C++ Pointers And Constant Object

One of my biggest remarks when working with Java the past few years was the lack of a strict immutability concept. The most you can do is declare your object to be final, which only prevents changing the object being pointed to and not any changes made to the object itself. I remembered that C++ offered a lot more opportunities for this and you could go crazy with the ‘const’ keyword.

However, during some quick investigation regarding this constant behaviour for the GroceriesInsight project, I discovered that I was a bit off with how C++ handles the constant behaviour of arguments passed to a function.

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ObjectSavingFramework – Initial Version

As it goes with all software, initially you think you have it all figured out and it’s all clear, but as soon as you start writing it you realise there are a couple of things not as straight-forward as you would have liked. The implementation of the ObjectSavingFramework is no exception to this, even though it was designed to be a very simple application.

The first version only had to have 3 different concepts:

  • Objects: which contains other elements (potentially other objects).
  • Values: which just indicate a certain value.
  • References: pointers to objects.

The references are an important aspect to avoid infinite nesting, or object duplication. An object that contains another object will have to decide whether this object is private to him, or if it is shared. If it is a private object, the whole object needs to be written as a child element, if it is shared then the reference is required. It is however this reference concept that caused most of the problems.

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GroceriesInsight – Products & Transactions

The first thing to add is of course a way to add products and transactions as these form the core of the application. With the initial version I am aiming for a very basic form which just allows storing and retrieving data.

With the initial implementation of the Product and Transaction done, I will briefly explain how everything went, the thought process behind it and what I already know must be added in the future.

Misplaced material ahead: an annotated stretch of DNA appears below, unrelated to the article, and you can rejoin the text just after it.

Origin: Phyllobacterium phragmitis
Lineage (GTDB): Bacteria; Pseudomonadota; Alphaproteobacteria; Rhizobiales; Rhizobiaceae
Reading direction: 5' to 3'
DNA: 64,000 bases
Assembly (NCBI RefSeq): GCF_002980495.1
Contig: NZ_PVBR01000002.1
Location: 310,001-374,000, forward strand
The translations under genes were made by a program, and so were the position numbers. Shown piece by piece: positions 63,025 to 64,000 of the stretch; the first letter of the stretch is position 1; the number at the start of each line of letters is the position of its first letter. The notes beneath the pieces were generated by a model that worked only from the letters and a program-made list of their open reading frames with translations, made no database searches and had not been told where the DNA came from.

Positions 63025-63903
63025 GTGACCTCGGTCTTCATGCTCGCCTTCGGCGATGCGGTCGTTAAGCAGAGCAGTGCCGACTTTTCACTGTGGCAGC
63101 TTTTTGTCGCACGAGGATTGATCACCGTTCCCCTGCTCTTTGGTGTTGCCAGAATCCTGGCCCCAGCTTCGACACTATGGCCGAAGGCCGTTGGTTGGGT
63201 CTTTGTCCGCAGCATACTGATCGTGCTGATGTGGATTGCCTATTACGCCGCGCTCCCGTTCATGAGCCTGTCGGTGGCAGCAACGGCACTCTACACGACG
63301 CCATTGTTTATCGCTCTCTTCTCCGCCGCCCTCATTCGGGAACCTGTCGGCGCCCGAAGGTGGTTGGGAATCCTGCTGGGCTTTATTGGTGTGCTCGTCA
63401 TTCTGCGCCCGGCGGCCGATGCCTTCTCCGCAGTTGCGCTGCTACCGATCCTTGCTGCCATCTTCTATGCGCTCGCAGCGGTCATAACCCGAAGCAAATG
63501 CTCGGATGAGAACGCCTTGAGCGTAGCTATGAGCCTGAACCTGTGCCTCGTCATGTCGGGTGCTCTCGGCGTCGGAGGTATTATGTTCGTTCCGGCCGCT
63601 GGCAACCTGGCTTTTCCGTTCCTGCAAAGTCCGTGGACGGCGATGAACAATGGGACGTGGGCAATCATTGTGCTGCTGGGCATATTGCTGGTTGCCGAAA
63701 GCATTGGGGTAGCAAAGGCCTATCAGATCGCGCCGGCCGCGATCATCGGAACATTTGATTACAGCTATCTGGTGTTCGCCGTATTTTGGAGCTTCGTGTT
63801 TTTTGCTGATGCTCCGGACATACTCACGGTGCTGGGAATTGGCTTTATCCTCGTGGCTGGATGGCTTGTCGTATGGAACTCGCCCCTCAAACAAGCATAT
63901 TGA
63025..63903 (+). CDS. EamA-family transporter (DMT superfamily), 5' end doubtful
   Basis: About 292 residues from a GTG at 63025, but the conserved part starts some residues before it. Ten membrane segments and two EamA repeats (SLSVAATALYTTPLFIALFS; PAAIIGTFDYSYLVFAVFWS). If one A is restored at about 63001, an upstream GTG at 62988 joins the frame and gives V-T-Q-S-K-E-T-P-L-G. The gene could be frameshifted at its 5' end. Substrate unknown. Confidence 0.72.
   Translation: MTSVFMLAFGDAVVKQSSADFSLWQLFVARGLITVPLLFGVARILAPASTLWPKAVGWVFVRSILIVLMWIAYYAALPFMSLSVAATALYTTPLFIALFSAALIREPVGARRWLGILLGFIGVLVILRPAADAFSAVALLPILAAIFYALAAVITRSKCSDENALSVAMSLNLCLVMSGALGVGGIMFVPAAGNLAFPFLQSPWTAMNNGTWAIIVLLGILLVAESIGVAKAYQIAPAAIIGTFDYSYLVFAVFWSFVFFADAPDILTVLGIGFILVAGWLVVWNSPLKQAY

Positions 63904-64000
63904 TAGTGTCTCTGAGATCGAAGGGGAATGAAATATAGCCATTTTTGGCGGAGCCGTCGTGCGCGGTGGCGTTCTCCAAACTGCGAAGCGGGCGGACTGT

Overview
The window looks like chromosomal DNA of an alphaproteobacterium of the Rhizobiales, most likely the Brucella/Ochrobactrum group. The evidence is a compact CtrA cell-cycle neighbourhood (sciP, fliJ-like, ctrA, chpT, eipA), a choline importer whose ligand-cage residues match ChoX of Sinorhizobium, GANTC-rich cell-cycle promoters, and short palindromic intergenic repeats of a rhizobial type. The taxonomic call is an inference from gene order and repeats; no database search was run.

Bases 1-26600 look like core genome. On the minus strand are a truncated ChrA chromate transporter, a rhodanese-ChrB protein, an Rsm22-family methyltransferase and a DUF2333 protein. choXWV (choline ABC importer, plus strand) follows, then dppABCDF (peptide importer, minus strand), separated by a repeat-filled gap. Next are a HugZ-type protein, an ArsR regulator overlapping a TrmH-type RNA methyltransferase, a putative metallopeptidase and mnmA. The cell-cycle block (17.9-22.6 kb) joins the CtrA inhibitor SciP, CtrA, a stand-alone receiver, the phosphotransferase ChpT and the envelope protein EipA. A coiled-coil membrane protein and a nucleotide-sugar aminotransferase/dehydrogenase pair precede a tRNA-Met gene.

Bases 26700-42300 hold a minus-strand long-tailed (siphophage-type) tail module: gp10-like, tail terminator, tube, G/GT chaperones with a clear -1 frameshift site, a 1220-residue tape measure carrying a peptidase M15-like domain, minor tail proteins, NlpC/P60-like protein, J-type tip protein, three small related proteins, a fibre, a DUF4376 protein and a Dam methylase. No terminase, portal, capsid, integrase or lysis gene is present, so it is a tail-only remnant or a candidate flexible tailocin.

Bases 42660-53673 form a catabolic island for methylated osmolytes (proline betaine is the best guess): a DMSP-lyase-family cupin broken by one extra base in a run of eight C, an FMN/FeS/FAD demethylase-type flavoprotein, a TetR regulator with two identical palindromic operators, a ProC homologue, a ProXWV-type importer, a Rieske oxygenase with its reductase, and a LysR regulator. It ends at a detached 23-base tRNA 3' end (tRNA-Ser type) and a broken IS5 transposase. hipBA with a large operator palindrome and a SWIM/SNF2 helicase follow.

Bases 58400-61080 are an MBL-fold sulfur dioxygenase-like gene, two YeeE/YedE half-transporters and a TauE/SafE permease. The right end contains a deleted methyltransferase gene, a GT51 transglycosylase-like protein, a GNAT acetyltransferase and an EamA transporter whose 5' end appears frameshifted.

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C++ Unit Testing

In the previous post, I have been examining the C++ build tools that are available. As a good Software Engineer, the next step of course is to choose a testing framework. From my experience with Java, I have a couple of requirements on what the testing framework should allow. Most of these requirements come from using jUnit and Mockito, which I think are both outstanding frameworks that allow you to easily test your code.

For my tests I examine the following libraries: gTest, CppUTest, Boost, CxxTest and FakeIt. Some important features I am looking for is easy testing/mocking, readable tests, and the limitations of the framework.

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C++ Build Process

I remember my time at the university, when working on C++ code, all of the command line commands I executed to get the my to compile and link. For the small projects I did back then, that was more than enough. We did get some small introduction into make, but we didn’t go into detail about how it all worked. When we started to work with Java, we had to use Maven, and again we didn’t get any real introduction. In my short career I have discovered the world of Maven and I am now more aware of how it all works, making me proficient enough to do what I need to manage bigger projects.

My love for C++ however never really faded, and I have been looking into doing some more C++ coding again. To get me started I was investigating build process tools for C++, in my search I found a couple of solutions: CMake, Maven and Gradle. The goal I set out for all of these tools, was to get a simple project and some tests for it to build.

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